Looking down and up
Start off with some arbitrary alterable value that you can use for this. I chose an alterable value in the player sprite
* When the player is standing on the ground,
* Not pushing left,
* Not Pushing Right,
* Is pushing Down,
* Alt Value D is < 60 (60 will be the max amount of pixels the player can push the camera down.)
- Add two to Alt Value D
* Alt Value D is > 0
- Sub one from Alt Value D
Now the camera would look something like this:
- Set Y position to Y("Player") + Alt Value D
Its a little rough, but with some more events you could smooth it out a bit. And that was for looking down only. Looking up just involves doing the same thing except with negative values in Alt Value D.
Edited by the Author.
DaVince This fool just HAD to have a custom rating
21st July, 2007 at 16:01:17 -
"Not 2 cameras sorry, but 2 representations. One for X and one for Y positions."
X and Y scrolling speeds will act independently. That's why.
Ooh, forgot to say, you can do things like rotation on the main "camera look to" object. I've done that for the swimming bit in Tormishire since it runs in 360 degrees. When on the ground it snaps back to left/right positions. Might put in looking up+down actually...
For boss fights I rigged up a little camera setup thats kinda nifty.
.. set x position of Target to (x("boss") + x("player"))/2
.. set y position of Target to (y("boss") + y("player"))/2
x position of Target > x("player") + 95
.. set x position of Target to x("player") + 95
x position of Target < x("player") - 95
.. set x position of Target to x("player") - 95
Now just set your camera smoothing events and whatever to focus on "Target" instead of the player, and its done. What this does is always set the camera position to inbetween the player and the boss. Then, if the player gets too far away from the boss the camera gets pulled along with the player so that the player can't leave the screen. It works pretty well, and its easier to keep an eye on your enemy.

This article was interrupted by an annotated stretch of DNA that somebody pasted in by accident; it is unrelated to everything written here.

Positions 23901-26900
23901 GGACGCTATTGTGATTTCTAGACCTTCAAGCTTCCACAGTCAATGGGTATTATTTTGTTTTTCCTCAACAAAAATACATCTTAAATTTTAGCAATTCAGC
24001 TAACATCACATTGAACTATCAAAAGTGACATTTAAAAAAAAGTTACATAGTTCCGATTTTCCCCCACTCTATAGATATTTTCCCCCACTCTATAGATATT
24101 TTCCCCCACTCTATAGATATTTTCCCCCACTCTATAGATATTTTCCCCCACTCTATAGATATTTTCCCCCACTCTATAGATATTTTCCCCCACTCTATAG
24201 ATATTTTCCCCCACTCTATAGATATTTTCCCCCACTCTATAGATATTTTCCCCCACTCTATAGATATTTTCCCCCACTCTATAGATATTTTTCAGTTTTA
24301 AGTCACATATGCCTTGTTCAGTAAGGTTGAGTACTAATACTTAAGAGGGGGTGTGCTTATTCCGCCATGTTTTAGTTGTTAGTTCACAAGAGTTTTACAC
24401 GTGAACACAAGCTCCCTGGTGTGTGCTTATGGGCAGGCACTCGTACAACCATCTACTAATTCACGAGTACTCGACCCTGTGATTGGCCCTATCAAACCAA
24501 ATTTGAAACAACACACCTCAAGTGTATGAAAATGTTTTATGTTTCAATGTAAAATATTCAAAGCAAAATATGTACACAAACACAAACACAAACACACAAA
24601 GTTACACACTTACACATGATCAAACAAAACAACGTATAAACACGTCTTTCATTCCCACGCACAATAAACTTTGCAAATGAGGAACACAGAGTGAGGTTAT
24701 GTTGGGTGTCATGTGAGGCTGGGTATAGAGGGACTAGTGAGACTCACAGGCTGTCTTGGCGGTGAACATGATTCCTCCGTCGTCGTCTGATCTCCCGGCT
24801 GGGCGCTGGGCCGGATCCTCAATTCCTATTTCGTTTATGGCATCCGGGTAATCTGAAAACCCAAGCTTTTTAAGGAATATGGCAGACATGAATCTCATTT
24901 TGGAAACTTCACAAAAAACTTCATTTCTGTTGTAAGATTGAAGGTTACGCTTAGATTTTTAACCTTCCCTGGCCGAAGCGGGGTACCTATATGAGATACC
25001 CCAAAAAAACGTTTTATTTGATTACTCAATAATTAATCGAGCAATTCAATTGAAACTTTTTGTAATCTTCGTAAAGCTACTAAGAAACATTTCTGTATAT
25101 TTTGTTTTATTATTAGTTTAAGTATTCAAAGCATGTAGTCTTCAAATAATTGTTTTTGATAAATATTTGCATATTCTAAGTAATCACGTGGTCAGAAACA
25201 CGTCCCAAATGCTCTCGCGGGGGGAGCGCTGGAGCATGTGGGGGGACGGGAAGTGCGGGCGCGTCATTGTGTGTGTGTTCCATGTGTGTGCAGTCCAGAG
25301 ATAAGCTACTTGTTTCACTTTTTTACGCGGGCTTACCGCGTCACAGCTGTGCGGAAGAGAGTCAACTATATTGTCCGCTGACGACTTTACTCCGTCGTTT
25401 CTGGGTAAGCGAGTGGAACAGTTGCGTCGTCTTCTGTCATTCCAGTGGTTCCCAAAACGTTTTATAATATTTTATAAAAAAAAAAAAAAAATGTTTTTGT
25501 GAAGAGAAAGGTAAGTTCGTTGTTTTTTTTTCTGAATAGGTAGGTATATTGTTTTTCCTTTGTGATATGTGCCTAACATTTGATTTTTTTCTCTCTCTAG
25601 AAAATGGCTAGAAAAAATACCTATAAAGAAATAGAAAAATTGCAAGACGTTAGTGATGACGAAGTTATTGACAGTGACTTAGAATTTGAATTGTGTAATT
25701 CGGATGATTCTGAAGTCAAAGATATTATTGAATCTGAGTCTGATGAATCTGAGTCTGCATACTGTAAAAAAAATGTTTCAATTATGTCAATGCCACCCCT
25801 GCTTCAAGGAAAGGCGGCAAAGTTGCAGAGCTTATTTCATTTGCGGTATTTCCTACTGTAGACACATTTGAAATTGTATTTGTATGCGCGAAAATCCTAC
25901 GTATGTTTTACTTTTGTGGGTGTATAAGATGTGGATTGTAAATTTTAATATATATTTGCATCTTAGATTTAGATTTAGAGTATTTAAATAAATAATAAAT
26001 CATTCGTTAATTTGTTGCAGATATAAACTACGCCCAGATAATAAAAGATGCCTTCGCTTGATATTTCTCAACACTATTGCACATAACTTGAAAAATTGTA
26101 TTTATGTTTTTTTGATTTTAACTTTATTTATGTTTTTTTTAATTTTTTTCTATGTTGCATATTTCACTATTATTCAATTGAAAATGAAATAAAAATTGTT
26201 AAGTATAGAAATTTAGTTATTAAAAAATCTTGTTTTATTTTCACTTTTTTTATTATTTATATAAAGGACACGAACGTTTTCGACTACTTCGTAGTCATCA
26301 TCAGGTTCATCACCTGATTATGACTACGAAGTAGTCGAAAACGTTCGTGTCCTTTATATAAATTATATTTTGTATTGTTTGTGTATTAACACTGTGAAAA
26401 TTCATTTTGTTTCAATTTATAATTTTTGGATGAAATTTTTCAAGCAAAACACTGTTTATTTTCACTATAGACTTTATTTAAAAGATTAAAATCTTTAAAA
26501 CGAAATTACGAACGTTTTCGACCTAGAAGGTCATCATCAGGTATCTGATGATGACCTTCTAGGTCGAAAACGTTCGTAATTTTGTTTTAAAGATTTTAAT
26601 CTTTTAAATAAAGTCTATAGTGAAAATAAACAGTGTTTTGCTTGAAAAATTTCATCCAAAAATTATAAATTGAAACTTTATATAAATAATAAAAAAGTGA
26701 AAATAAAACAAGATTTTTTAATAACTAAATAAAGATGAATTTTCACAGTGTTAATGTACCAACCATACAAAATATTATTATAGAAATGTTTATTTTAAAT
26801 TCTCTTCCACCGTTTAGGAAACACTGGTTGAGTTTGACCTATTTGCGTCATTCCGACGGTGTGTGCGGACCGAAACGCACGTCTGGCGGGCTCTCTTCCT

Oh yeah, and you probably want to adjust "95" to fit your window size if you plan on using this. This was done in a 320 x 240 game.
The method I use is similar to the code posted by Ben smileyface (not the example file - I haven't opened it.) If you're unfamiliar with that formula then do try to get your head around it because it's very useful.
Liquixcat - Why are you encouraging the use of fast loops to move camera objects? (I haven't opened your example file, I'm just referring to the code posted here and your comments to James.) Is there any difference between x("camera") + 5 and loop 5 times(x("camera")+1)? It's not essential to break out the fast loops every time you need to move an active object. I think you had the right intentions; people need to realise how useful fast loops can be, but they have their place.
Edit: Here's what I use. It's one event and doesn't need any extra active objects.
X( "player" )-((X( "player" )-(X Left Frame+((X Right Frame-X Left Frame)/2)))/1.1)
Y( "player" )-((Y( "player" )-(Y Top Frame+((Y Bottom Frame-Y Top Frame)/2)))/1.1)